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Frequently Asked Questions

How is Codex different from Wordpress?

Codex is software as a service, so publishers using the platform will not have to install and maintain their own servers and databases or worry about updates and security. That makes Codex more like WordPress.com, a hosted version of WordPress, rather than WordPress itself.

There are a lot of other choices we’ve made that strongly differentiate the platform from other publishing systems. Most so-called content management systems treat articles as highly structured data. Pages are built from a template which has a series of “content wells” and end up looking more or less identical. Codex flips this model on its head by starting each article with the content and adding page elements around it. There are no built-in story types or site-wide themes on Codex. You’re free to use the same design for every article but it’s no longer a requirement or even the default.

WordPress, which was originally designed for blogging, builds index pages in reverse chronological order and requires customization to do anything else. Codex prioritizes considered human curation as well as automatically generated pages. The document metaphor of the Web maps perfectly to journalism and on Codex everything is a document. We give you great tools to stay organized but we see no reason to push your site in any direction.

WordPress is an amazing tool and has powered some amazing web sites, but it was not built for creating articles with unique design elements. Fundamentally, we believe that design should follow content. To that end we’re empowering authors with high-quality visual design tools for their articles.

So it’s like Squarespace?

No. While Squarespace has built a very comfortable place to build a simple website, it can be difficult to go beyond some of their abstractions when they are no longer working. We don’t advertise Codex as something you can use “without code” because code is what makes all this awesomeness possible. Instead, we are making basic code concepts as accessible and easy as the word processors that we’ve all learned to use. This makes it easier to mix in complex and powerful code seamlessly when necessary.

Also, we’re building a network of publications that can grow readership and revenue together. Publishing on the Internet can feel a little bit like shouting into the Grand Canyon. It’s difficult to be on your own and platforms can be a great help to assembling an audience. We’re building the platform for publications.

Ok, so it’s more like Medium.com?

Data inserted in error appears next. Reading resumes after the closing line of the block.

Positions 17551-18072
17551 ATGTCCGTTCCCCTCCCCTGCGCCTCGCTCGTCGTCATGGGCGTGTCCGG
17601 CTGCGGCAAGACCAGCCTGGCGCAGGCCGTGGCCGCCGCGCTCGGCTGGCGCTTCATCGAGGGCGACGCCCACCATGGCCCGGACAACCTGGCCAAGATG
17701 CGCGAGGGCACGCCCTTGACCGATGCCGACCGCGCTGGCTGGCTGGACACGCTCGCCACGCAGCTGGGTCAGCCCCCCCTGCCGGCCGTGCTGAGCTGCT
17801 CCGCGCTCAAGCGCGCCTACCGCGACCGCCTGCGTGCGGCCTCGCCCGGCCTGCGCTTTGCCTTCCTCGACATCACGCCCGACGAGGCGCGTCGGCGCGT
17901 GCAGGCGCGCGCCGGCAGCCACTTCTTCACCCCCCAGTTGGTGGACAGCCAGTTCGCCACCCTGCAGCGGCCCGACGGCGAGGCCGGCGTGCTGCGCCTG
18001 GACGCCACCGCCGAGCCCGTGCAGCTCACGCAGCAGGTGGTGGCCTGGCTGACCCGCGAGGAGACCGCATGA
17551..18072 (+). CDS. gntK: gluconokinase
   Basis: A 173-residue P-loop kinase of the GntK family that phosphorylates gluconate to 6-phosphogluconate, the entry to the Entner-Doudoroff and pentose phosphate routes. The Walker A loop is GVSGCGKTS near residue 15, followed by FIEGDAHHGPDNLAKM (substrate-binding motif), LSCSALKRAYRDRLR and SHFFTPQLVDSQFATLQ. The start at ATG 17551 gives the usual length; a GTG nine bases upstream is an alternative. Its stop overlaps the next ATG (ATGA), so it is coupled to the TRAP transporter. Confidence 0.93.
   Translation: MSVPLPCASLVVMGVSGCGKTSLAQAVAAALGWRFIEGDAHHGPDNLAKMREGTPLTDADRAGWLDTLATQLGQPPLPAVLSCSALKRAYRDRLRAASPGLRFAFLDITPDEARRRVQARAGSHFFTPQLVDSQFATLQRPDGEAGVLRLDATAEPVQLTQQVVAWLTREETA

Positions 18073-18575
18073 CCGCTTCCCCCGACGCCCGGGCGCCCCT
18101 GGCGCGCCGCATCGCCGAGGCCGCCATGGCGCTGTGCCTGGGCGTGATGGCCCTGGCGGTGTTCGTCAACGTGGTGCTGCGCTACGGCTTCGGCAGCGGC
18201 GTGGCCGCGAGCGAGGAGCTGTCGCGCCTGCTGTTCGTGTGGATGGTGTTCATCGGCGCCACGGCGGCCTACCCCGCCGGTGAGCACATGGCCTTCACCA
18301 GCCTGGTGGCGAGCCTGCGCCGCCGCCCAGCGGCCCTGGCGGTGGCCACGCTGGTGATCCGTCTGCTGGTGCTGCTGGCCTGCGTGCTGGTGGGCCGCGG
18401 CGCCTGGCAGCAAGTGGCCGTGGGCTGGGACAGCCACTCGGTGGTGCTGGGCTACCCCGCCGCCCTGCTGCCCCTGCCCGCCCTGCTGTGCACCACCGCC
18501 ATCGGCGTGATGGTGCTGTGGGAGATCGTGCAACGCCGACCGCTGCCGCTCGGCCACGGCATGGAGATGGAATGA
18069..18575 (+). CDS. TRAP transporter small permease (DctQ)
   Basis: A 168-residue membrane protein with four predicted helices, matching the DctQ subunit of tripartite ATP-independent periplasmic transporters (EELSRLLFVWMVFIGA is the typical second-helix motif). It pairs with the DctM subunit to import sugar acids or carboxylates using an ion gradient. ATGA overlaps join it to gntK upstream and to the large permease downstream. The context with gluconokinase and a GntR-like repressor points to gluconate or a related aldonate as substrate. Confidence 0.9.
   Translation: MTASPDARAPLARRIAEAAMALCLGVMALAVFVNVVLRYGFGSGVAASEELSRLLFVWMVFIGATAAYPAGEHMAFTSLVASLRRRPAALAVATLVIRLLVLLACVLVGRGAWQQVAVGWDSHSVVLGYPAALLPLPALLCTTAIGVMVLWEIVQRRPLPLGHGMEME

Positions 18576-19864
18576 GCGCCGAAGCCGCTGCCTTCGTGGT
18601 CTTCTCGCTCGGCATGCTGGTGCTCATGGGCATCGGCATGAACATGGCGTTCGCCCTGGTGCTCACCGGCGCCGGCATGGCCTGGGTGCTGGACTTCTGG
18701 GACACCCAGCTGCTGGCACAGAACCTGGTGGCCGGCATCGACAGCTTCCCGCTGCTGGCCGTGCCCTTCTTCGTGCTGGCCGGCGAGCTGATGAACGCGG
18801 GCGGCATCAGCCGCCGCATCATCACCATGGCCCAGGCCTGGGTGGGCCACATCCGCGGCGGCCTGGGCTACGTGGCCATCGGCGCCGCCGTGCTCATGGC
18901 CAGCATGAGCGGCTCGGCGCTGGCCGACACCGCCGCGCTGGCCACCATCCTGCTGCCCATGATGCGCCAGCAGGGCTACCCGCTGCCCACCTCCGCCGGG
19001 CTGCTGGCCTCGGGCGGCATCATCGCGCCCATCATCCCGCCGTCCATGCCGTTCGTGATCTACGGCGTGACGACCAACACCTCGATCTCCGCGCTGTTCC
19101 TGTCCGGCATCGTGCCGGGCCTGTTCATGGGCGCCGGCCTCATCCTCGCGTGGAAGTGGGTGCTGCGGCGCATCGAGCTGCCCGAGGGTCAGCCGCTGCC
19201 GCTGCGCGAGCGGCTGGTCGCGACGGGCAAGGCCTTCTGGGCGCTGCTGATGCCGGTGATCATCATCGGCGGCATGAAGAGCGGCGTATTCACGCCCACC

No. Unlike Medium, Codex is a place where publications can use design to build their own brand and identity. While the Medium interface is very clean and enjoyable for readers, it’s quite uniform and doesn’t reflect the personalities of the content or the people publishing it.

We’ve built awesome development tools integrated into our platform so that you can control every piece of every page. We believe design is a crucial part of communication and communication is what journalism is all about. An article’s design can either bring you out of the story or carry you deeper into the characters and locations. We’re making tools so that you can carry your readers deeper.

That sounds like The Atavist

No. While we admire the awesome work that sites like The Atavist or Shorthand have done, we want to go further. We don’t want to be just a tool for great stories but a place to find them as well. Even if you have your own domain, your stories are still located on Codex and a part of the community.

We’re also making it ludicrously easy to contribute and share small bits of code on the platform on a per-story basis. You won’t be stuck with the built-in effects on offer and there are no plugins to install on Codex. In that way, it’s as much like CodePen as a content or publishing website.

The truth is that we’re inspired by what makes all these technologies great and we’re combining the best parts along with a bit of our own personal take on matters.

How much does it cost?

Codex does not yet have a fixed pricing structure yet. The ultimate plan will be a spectrum of “freemium” offerings, with varying packages of features and levels of revenue share for advertising. If you are running or starting a publication, we’re sure we can make a deal that works for both of us.

How will publications make money?

Advertising, subscriptions, and donations. We built this platform to support great journalism and great journalism takes a lot of effort (read: money). Advertising and subscriptions are the method that have funded journalism since the beginning and we accept this proven and democratic model. The web makes it harder given the rock-bottom ad prices online, but Codex hopes to use premium content and design to command a higher price — one that can actually sustain the work we want to read and do ourselves. Our design tools also give us a leg up on native advertising, which has become a vital revenue stream for publishers.

Can I try it out?

Absolutely. Codex is open to publications of formidable quality and standards. If you’d like to test the software, please just sign up below and send us a quick email to activate you’re account.